Poll: Should Violent Video Game Research Continue?

Anyone think we should keep studying the effects of violent video games?

There has been a lot of research over the last 15 years or so into how violent video games affect those that play them and not a bit of it has convinced a single, solitary court in the U.S. that such games pose any danger to those who play them.  Granted, most of the research is really poorly done, something else courts and various academic reviews have pointed out.  Hell, even the authors of some of these studies have admitted to sloppy methodology.

Then again, maybe we haven't found the true effects of violent video games because most of the studies are not well thought out (or, perhaps, not adequately funded).  Or, maybe this area of study is spinning its wheels because it's the same few researchers (Craig Anderson, Brad Bushman, etc.) performing the vast majority of them?

You know where I'm going with this.  What do you think, readers?  Is it time to give it a rest or should we continue studying violent video games?  Vote in the poll and let us know your thoughts in the comments section below or in an email to us at SuperPACpodcast@gmail.com.  Or both!

EZK and I will discuss this topic and reveal the poll results on next week's podcast.

"vote label" © Tribalium / Shutterstock. All rights reserved, used with permission.

-Reporting from San Diego, GamePolitics Contributing Editor Andrew Eisen

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  1. 0
    Avalongod says:

    Well I think there are two issues…first, it's less that someone "sits on" data, and moer it can't get published due to it being non-significant.

    Two, there's been a lot of talk in psychology lately about how, if scholars get a non-significant finding, by switching up the statistical analysis, it can often be converted from non-significant to significant (see Simons et al., 2011 in Psychological Science).  In other words, social science methods are often loosey-goosey enough that the results are not set in stone.

  2. 0
    Infophile says:

    To be honest, it depends a lot on the field of research. I can only speak to my own (astrophysics). Here, it's not uncommon for new analysis methods on surveys to not show promising results. While the projects don't get officially abandoned, they often get shuffled to a lower priority than other projects. This can lead to unfinished papers lying in wait until either they're forgotten or superseded by something similar done by someone else.

    So it's not really a case of scientists deciding not to publish at all, but focusing their efforts on projects that will have statistically significant results. I can't speak to other fields from personal experience, though.

  3. 0
    BearDogg-X says:

    Considering that it has since been revealed that Frederic Wertham falsified his research into comic books, it makes one wonder if Brad Bushman, Craig Anderson, Douglas Gentile, etc. has falsified their research to make their hypotheses fit.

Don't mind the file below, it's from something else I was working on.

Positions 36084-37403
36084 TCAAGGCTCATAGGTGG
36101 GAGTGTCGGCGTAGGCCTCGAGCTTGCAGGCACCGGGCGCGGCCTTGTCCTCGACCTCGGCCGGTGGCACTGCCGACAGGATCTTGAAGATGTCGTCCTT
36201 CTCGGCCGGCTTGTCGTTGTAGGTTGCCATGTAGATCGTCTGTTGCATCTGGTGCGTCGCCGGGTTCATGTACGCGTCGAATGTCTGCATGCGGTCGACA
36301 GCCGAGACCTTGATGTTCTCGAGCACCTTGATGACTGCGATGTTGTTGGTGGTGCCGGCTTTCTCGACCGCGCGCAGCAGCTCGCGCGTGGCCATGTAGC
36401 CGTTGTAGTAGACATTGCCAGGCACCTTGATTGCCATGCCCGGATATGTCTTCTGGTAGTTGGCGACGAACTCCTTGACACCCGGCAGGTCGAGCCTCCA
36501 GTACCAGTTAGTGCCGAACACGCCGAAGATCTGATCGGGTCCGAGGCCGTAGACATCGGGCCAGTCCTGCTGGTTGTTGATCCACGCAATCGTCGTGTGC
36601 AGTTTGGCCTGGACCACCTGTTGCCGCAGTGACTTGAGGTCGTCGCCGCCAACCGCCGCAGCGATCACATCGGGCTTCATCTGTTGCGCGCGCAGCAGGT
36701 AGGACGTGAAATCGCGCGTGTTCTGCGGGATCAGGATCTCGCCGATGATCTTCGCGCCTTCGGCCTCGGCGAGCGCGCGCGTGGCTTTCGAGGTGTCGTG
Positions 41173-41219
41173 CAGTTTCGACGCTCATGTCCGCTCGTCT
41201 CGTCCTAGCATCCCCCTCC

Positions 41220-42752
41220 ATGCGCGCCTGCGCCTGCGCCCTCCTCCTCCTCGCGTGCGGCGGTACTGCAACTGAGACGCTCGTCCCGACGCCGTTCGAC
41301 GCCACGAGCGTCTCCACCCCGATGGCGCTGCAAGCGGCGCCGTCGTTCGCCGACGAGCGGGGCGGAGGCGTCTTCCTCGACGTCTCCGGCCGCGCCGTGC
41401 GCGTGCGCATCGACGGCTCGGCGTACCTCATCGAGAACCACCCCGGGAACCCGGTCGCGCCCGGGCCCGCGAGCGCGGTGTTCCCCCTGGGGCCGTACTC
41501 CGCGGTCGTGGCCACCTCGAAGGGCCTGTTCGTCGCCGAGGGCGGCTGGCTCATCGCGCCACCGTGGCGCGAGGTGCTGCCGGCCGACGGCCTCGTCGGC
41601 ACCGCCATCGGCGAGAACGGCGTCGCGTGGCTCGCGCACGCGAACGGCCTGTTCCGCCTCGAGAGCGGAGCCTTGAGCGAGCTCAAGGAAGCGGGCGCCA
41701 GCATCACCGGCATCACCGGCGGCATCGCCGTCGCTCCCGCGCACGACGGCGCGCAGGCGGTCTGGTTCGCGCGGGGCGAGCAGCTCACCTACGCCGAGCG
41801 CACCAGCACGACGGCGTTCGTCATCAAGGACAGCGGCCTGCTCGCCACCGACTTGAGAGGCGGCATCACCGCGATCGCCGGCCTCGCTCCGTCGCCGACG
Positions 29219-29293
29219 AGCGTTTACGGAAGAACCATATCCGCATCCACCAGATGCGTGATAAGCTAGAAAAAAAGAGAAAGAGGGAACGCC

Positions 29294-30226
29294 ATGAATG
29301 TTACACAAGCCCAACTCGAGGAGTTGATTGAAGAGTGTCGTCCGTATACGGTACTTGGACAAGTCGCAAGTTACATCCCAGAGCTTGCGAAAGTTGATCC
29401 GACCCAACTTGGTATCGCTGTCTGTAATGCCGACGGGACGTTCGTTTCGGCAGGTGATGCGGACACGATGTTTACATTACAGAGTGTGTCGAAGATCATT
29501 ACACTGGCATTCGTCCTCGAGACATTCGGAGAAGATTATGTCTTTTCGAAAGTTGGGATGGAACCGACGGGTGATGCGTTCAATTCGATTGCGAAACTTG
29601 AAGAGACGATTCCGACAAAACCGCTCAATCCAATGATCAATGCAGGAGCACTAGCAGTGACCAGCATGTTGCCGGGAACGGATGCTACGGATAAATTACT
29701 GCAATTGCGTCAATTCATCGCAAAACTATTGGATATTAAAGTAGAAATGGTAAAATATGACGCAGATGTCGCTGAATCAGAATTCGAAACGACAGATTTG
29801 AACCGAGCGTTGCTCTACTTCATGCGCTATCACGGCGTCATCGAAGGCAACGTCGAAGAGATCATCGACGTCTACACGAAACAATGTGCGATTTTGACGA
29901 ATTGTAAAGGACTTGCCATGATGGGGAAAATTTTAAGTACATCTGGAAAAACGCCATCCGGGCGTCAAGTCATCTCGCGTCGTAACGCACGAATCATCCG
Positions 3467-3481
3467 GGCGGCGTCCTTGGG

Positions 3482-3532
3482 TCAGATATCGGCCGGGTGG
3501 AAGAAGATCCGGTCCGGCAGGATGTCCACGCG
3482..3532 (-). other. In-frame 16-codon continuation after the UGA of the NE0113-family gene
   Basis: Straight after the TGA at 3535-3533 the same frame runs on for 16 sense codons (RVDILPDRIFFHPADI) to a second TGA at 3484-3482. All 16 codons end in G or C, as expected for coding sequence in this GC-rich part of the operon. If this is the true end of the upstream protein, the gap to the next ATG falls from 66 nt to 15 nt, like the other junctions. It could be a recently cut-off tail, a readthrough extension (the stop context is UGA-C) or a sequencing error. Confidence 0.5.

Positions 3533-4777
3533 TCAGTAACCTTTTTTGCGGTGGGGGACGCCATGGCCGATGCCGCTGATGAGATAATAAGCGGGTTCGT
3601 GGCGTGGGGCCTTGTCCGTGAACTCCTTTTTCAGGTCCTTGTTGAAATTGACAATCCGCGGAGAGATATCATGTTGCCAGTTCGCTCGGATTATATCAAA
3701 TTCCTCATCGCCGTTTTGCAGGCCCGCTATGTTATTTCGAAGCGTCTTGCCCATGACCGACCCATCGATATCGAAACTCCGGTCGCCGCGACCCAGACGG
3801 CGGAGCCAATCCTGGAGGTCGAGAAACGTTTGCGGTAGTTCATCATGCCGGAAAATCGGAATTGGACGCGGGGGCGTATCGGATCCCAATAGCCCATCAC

Proud supporter of the New Orleans Saints, LSU, 1st Amendment; Real American; Hound of Justice; Even through the darkest days, this fire burns always

    Saints(3-4), LSU(7-0)

  4. 0
    Neeneko says:

    I wonder how often skipping publication is actually done though.  If you are working on a grant, failing to publish is no minor deal.  Even if you are not, if we are talking academics here (as opposed to think tanks) publishing is how you stay employed and is a significant metric in your career advancement (or even maintenance).  Sitting on something that could go in a journal and failing to submit it is usually not going to be in the researcher's best interests even if the results go against what the sponsor wanted.

  5. 0
    Neeneko says:

    I can believe that, but I do encounter a lot of people who believe it is not scientific if you go in with a specific predicted outcome.  These are the same people that tend to complain that you should not present theories like they are facts *headdesk*

  6. 0
    Infophile says:

    That's one possibility. The alternative is that if the research doesn't produce the wanted result, it simply isn't published. In fact, it doesn't even have to be that the result is wanted – research often doesn't get published when it doesn't produce a statistically-significant result. In the case of video games causing violence, there are only three possible outcomes of research:

    1. Statistically significant correlation between games and more real-world violence.

    2. Statistically significant correlation between games and less real-world violence.

    3. No significant correlation found either way.

    So, if someone does a study and it finds no correlation, that's less likely to be submitted and harder to publish than if it does find something. Additionally, since the common wisdom is that video games might increase violence, but not the other way around, if case 2 does come up (either by chance, by a poorly-designed study, or by an actual correlation in this direction), the researchers are more likely to assume something went wrong in their study and either not publish or go back and redo it.